Secretary of State William Galvin plans to appeal a judge’s ruling that abolishes a voter registration deadline of 20 days before an election. Galvin said removing the 20-day cutoff could lead to more work for town clerks. He contends there is little demand for a change. “The 20-day period is something the clerks need to make sure the voting is accurate,” he said. “They made no showing that there were these thousands of people. … The idea that there’s this large group of people out there that’s suffering because of the 20-day period simply isn’t true.” On Monday, Suffolk Superior Court Judge Douglas Wilkins ruled that the cutoff was unconstitutional because it prevented thousands of voters from making it to the polls on election day. Wilkins used last year’s successful early voting as his main argument against the cutoff.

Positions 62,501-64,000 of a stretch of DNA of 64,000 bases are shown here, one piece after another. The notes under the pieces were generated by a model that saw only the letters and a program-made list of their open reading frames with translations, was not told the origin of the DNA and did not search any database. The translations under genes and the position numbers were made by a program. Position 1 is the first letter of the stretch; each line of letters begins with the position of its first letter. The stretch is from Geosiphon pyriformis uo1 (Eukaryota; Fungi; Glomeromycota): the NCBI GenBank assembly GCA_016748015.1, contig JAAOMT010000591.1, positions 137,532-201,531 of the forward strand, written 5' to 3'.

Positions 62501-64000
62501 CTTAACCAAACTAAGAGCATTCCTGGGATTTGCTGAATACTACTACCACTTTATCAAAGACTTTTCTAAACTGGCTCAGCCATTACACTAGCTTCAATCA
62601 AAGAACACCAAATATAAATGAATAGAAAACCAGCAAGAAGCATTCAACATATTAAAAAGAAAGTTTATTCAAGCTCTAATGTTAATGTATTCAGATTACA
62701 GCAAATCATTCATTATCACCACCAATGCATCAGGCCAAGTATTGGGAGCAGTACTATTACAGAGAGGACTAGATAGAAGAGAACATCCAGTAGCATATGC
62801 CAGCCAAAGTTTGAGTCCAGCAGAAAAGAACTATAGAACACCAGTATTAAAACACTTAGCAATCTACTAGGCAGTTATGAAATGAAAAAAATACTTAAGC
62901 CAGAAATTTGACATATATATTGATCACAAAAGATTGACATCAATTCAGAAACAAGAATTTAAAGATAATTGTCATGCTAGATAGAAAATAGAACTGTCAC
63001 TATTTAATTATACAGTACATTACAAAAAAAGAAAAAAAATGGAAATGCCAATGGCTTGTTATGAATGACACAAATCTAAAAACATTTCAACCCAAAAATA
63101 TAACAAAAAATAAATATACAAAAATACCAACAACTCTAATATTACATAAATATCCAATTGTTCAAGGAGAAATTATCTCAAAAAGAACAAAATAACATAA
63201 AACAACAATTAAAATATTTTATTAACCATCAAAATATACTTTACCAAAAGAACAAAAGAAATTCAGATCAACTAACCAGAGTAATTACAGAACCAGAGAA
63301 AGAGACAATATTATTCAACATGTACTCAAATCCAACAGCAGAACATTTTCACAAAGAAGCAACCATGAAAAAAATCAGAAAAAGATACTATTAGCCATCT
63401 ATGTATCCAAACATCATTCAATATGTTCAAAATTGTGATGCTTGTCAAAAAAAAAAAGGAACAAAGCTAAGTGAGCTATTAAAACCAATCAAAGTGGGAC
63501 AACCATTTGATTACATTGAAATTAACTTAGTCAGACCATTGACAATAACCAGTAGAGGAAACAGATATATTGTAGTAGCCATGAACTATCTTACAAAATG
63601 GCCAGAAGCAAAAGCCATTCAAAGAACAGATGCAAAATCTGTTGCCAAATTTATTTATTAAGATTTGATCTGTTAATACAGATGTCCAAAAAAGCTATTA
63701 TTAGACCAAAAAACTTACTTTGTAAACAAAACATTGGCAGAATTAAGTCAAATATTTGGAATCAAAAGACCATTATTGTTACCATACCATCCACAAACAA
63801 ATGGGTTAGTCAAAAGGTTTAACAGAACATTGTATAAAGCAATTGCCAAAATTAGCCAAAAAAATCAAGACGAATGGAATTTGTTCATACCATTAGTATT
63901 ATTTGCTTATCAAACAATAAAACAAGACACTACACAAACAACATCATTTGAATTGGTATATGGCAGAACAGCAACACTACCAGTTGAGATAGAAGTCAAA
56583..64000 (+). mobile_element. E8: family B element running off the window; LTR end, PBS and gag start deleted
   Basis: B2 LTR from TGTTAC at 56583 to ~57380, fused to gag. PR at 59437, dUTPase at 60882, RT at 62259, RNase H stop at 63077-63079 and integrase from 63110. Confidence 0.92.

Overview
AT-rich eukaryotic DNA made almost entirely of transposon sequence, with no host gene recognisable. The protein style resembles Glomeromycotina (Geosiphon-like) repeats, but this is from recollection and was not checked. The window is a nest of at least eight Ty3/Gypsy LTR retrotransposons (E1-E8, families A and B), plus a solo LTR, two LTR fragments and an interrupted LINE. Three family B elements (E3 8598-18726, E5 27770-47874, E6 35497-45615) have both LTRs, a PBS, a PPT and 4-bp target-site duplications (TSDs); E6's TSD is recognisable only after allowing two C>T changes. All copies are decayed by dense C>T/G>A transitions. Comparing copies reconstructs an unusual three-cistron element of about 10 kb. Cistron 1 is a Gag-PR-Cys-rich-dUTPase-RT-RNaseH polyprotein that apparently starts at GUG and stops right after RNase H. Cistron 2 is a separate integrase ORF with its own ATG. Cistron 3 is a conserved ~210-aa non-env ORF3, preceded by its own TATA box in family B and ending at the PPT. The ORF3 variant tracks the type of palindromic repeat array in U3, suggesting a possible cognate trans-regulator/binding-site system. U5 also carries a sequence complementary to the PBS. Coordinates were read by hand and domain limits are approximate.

The early voting change allowed voters to begin casting their ballots five days after the registration cutoff. Wilkins said there was no necessity for a cutoff in light of that fact.
Galvin said his decision to contact the attorney general for a 60-day stay of the ruling is the start in an expedited appeal process. Having same-day voter registration is something he believes will lead to serious voter fraud and other complications that would lead to ballots being tossed in the trash.
“It would lead to chaos, and I think it will lead to situations where people get the wrong ballot.”
Full Article: Galvin plans appeal of ruling on voter registration deadline.